The football world waits while Aston Villa chairman Doug Ellis makes his final preparations to hand over the reins and start a new era.
If the Comer brothers' proposed takeover bid does go ahead, it is not unreasonable to start speculating as to what the future will hold for Villa on the park.
The future of manager David O'Leary, for instance, is one major factor that has to come under consideration, as would be the case with any change of ownership and a quick glance at the Premiership table gives the distinct impression that time has stood still.
In his two-and-a-half years in charge, O'Leary has made great mileage out of the way he rescued his side from the depths of 16th in the Premiership, where Villa finished under Graham Taylor prior to his departure and O'Leary's appointment in May 2003.
Villa ended that season just three points clear of 18th-placed West Ham United, who were relegated but Monday night's wretched 3 - 1 defeat at Manchester City has left Villa back in that same precarious 16th spot, now just two points clear of safety. And, although this season's Premiership is only just past 25 per cent done with 19 goals shipped so far from 11 games, it is not a happy position.
Local Premiership rivals Birmingham City and West Bromwich Albion might both be beneath them, but the way this grim season for the Midlands is shaping up, that's no guarantee of safety.
For all the promise of that flirtation with Europe in O'Leary's first season and another top-ten finish last term, the current position does not seem promising.
"This is when we've got to stand up and be counted," said O'Leary, in the wake of another floodlit flop from his misfiring team. " This is where I'll see what sort of character we have, big style.
"We've got to move on and life is going to be hard, particularly if we continue conceding the sort of goals we are at the moment."
O'Leary was probably putting on a brave public face compared to what was said in the dressing room on Monday night when he referred to the season's most embarrassing moment so far as " an absolute joke".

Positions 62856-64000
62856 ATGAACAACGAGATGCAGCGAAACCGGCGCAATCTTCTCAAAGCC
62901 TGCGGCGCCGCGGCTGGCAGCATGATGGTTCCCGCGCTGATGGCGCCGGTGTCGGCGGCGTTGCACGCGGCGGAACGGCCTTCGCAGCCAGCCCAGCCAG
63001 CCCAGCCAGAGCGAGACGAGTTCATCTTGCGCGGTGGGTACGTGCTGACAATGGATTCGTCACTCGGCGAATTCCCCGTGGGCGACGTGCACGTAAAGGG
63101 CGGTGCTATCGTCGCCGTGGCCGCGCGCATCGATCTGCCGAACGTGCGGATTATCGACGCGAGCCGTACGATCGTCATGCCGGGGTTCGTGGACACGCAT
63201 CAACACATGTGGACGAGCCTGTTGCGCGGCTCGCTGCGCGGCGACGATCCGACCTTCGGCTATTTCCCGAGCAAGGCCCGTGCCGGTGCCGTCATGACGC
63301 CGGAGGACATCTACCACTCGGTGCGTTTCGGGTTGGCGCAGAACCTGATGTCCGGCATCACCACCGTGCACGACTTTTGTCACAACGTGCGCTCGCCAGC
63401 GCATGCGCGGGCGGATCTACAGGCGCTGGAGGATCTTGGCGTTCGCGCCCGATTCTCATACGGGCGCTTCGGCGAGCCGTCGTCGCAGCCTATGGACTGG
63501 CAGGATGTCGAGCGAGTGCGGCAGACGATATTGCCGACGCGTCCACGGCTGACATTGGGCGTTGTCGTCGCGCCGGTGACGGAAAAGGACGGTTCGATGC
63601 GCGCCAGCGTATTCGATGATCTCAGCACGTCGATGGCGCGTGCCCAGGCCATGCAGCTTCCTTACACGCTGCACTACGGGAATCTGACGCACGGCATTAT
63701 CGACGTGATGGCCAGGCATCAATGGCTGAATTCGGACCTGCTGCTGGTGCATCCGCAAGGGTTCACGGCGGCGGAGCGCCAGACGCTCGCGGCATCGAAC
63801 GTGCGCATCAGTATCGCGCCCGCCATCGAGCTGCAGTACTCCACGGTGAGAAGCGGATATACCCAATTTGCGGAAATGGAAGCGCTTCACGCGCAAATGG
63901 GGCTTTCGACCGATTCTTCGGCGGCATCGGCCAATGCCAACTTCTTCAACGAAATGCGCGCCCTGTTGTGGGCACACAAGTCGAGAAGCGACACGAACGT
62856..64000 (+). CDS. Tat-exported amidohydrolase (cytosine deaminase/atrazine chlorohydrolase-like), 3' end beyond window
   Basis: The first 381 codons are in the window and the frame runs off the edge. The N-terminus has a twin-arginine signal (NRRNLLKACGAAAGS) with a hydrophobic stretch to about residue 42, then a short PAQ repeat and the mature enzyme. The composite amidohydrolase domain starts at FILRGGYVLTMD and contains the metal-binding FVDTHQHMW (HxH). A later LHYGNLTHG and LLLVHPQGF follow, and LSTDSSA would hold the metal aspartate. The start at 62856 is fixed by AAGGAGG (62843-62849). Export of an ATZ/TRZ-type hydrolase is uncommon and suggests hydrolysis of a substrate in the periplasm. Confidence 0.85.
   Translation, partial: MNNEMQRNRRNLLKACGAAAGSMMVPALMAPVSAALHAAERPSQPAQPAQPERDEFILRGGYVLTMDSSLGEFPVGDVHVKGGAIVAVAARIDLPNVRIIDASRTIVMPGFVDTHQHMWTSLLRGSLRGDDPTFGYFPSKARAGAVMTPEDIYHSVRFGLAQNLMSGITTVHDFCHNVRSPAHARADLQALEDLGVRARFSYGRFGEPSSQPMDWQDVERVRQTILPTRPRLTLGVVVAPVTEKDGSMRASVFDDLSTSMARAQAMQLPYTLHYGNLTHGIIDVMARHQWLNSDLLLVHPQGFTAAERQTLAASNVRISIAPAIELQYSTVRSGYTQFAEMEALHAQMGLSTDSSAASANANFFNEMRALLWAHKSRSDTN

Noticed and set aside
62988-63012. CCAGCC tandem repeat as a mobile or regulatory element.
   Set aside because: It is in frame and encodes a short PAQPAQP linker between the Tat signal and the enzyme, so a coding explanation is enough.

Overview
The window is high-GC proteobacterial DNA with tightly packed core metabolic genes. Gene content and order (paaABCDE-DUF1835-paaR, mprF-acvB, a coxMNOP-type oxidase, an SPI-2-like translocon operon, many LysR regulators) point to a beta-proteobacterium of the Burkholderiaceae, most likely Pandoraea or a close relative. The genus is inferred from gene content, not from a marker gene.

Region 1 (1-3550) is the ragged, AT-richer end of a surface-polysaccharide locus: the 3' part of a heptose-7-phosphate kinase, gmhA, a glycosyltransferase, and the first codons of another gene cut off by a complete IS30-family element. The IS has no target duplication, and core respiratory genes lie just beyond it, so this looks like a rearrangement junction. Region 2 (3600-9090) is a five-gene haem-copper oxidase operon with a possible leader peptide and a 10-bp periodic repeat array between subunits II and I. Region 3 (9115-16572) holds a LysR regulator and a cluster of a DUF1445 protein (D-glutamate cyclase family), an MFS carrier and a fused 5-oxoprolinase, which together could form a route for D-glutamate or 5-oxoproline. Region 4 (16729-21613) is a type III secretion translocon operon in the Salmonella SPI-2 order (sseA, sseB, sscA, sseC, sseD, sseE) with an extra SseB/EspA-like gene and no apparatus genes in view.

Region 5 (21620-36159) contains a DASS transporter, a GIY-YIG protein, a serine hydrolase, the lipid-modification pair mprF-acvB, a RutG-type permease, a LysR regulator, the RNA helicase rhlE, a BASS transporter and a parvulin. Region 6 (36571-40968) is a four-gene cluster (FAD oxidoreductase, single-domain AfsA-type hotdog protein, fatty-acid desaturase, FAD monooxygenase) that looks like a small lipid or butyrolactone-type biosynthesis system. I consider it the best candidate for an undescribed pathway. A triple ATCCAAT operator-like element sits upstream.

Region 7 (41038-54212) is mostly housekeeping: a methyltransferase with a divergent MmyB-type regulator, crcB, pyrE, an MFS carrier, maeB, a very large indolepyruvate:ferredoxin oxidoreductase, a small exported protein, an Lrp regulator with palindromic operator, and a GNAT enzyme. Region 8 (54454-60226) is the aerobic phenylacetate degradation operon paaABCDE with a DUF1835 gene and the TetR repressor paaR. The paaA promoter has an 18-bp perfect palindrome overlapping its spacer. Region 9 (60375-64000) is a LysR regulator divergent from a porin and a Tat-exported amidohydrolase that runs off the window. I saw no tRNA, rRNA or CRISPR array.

The cock- up between Jlloyd Samuel and debutant Stuart Taylor that gifted Villa old boy Darius Vassell his early goal was merely the latest in a string of needlessly conceded strikes.
"We've been our own worst enemy so far this season," said O'Leary. "We've got to stop giving soft goals away.
" I ' m aware of our problems. Doing something about it is the thing."
Admittedly, Villa's injury list seems to lengthen by the week and the inflexibility of the modern- day transfer window system hardly helps in that respect.
But, even with a chairman as cautious as Ellis to convince, O'Leary was still allowed to spend heavily this summer - a total of £17 million being spent on eight new players.
And, although he can be perhaps considered unlucky in the way he has been messed about with regard to the continued absence of Milan Baros, there remain question marks as to whether O'Leary might have spent his money better.
Eyebrows still raise at the very mention of the n a m e Djemba-Djemba, a panic buy if ever there was one last January. It remains equally baffling as to why O'Leary did not choose to strengthen the centre of his defence when he had the chance.
It might be argued that he could not have expected Martin Laursen to be ruled out for the season so early in the campaign but the manager admitted only last week that he had been half-expecting to see the Dane break down.
While it's a fair bet that Villa will not see anything of Baros until the Czech Republic's World Cup fate is known in a fortnight's time (even with his old club, Liverpool, due on Saturday), at least O'Leary can see some light at the end of his treatment-room tunnel.
Lee Hendrie is fit again after undergoing knee surgery and was back on reserve-team duty at Everton last night - as part of a team that also included Djemba Djemba and Ulises de la Cruz.
* Following Villa's defeat on Monday night, bookmakers totesport are now offering 33-1 that all three West Midland clubs are relegated from the Premiership.